EPA Official Confirms: Brooklyn Superfund Cleanups Will Proceed

Cleanup at three Brooklyn superfund sites will continue as planned, a Public Information Official working with the EPA told NYER last week. The work to remediate the Gowanus Canal, Newtown Creek, and the lead-contaminated Red Hook Ballfields will move forward, despite any actions by the new Trump administration.

In recent weeks, controversy and confusion has swirled after the Trump’s transition team ordered a freeze on all EPA grants and subcontracts. According to ProPublica, the move could “affect a significant part of the agency’s budget allocations and even threaten to disrupt core operations ranging from toxic cleanups to water quality testing.”

There has been a flurry of information leaking from sources within the EPA—most unable to be officially confirmed—but an EPA employee aware of the freeze spoke with ProPublica and stated that:

“…he had never seen anything like it in nearly a decade with the agency. Hiring freezes happened, he said, but freezes on grants and contracts seemed extraordinary. The employee said the freeze appeared to be nationwide, and as of Monday night it was not clear for how long it would be in place.”

However, Elias Rodriguez, the EPA officer assigned to the Brooklyn projects, told NYER that “the EPA fully intends to continue to provide information to the public. A fresh look at public affairs and communications processes is common practice for any new administration, and a short pause in activities allows for this assessment.”

In general, Superfund cleanups are primarily funded not by the government but by “responsible parties” that contributed to the pollution.

As of press time, Scott Pruitt, President Trump’s nominee to head the EPA, had been confirmed by the Senate Committee. Republicans suspended the Environment and Public Works Committee’s rules to approve the cabinet pick despite a Democratic boycott.

Red Hook Cleanup

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EPA official taking soil samples in Red Hook Park in March 2015. Photo via EPA.

In 2015, the EPA closed multiple baseball fields in Red Hook after high levels of lead were found in the soil. The contamination was caused by a former smelting and refining facility that was once sited at the corner of Hicks and Lorraine, directly atop ball field #7. The factory operated from the 1920s through the late 1930s.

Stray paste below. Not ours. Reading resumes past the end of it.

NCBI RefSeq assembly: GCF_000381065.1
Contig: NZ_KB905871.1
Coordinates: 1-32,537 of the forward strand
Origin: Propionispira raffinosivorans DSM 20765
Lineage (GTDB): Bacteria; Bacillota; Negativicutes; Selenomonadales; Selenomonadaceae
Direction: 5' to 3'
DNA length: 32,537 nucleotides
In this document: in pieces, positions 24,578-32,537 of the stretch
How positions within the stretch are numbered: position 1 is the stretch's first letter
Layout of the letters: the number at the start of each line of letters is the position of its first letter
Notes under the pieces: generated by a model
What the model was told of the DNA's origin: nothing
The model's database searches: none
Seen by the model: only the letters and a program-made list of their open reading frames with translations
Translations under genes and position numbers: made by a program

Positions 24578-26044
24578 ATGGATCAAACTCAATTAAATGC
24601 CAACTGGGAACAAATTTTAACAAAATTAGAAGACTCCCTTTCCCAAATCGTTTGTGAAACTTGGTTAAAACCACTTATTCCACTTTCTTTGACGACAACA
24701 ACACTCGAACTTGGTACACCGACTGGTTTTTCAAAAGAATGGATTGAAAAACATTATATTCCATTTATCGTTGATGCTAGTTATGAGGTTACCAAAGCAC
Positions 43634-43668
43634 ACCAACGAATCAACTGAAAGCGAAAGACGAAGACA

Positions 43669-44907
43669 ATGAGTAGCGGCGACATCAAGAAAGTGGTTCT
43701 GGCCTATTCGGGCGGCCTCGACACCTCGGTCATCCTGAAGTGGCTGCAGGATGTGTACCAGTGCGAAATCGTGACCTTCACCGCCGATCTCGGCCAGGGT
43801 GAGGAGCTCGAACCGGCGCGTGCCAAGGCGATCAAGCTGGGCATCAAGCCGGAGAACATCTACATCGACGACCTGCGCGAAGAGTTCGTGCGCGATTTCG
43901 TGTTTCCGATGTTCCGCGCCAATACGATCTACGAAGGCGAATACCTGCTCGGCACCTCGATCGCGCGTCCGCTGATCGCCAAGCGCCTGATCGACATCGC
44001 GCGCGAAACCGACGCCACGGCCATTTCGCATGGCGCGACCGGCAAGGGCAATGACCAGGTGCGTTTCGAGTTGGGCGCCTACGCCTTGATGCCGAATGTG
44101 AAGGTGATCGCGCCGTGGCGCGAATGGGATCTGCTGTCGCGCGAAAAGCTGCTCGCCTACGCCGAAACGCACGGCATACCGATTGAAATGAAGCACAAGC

The fields impacted include Ball Fields 5, 6, 7 and 8 and Soccer Field 7.

The cleanup, performed by the New York City Parks Department and overseen by the EPA, is slated to begin this fall and cost approximately $105 million.

Gowanus Cleanup

The Gowanus Canal was named a Superfund site in 2011. Cleanup is in progress, beginning with debris removal late last year, and is expected to continue until at least 2022.

 Newtown Creek

Newtown Creek competes with the Gowanus Canal for the title of the most polluted body of water in New York City. It was named a Superfund site in 2010, but studies are still ongoing; feasible cleanup recommendations are expected by 2019.

 

Do You Live or Work Along Newtown Creek? Your Input is Needed.

Do you live or work near Newtown Creek? Do you care about the future of the creek? How do you use, travel around, and over the creek? 

Residents living along Newtown Creek, on both the Brooklyn and Queens sides, are being asked to attend a “Bridging the Creek” community workshop TONIGHT to learn about the future of the creek and how they can help to shape it.

If you can’t make it tonight, other workshops are scheduled this month. The goal is “to connect those living and working on the Queens and Brooklyn sides of Newtown Creek with both the waterway and each other.”

Newtown Creek: Superfund site in the midst of vibrant communities

Neighborhoods such as Greenpoint (on the Brooklyn side) and Sunnyside, Dutch Kills and Hunters Point (on the Queens side) lie along the 3.8 mile long Newtown Creek.

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Map of Newtown Creek. Credit: National Oceanic and Atmospheric Administration

In September 2010, Newtown Creek was listed as a Superfund Site on the U.S. Environmental Protection Agency’s National Priorities List. According to the EPA:

“as a result of its industrial history, including countless spills, Newtown Creek is one of the nation’s most polluted waterways. Various sediment and surface water samples have been taken along the creek. Pesticides, metals, PCBs, and volatile organic compounds (VOCs), which are potentially harmful contaminants that can easily evaporate into the air, have been detected at the creek….

EPA signed an Administrative Order on Consent with six “Potentially Responsible Parties” in 2011. The Consent Order finalized a Remedial Investigation/Feasibility Study process, to characterize contamination at the creek, with EPA oversight. The Remedial Investigation for the Newtown Creek Superfund site is currently ongoing.”

Arguably one of the largest environmental disasters in the vicinity of Newtown Creek was the Greenpoint oil spill, which originated from an ExxonMobil oil storage terminal, among other sites.

According to the New York State Department of Environmental Conservation, an investigation concluded that the area of the spill was in excess of 52 acres and the total spill volume, as estimated in 1979, was approximately 17 million gallons of petroleum products. Other reports offer higher estimates.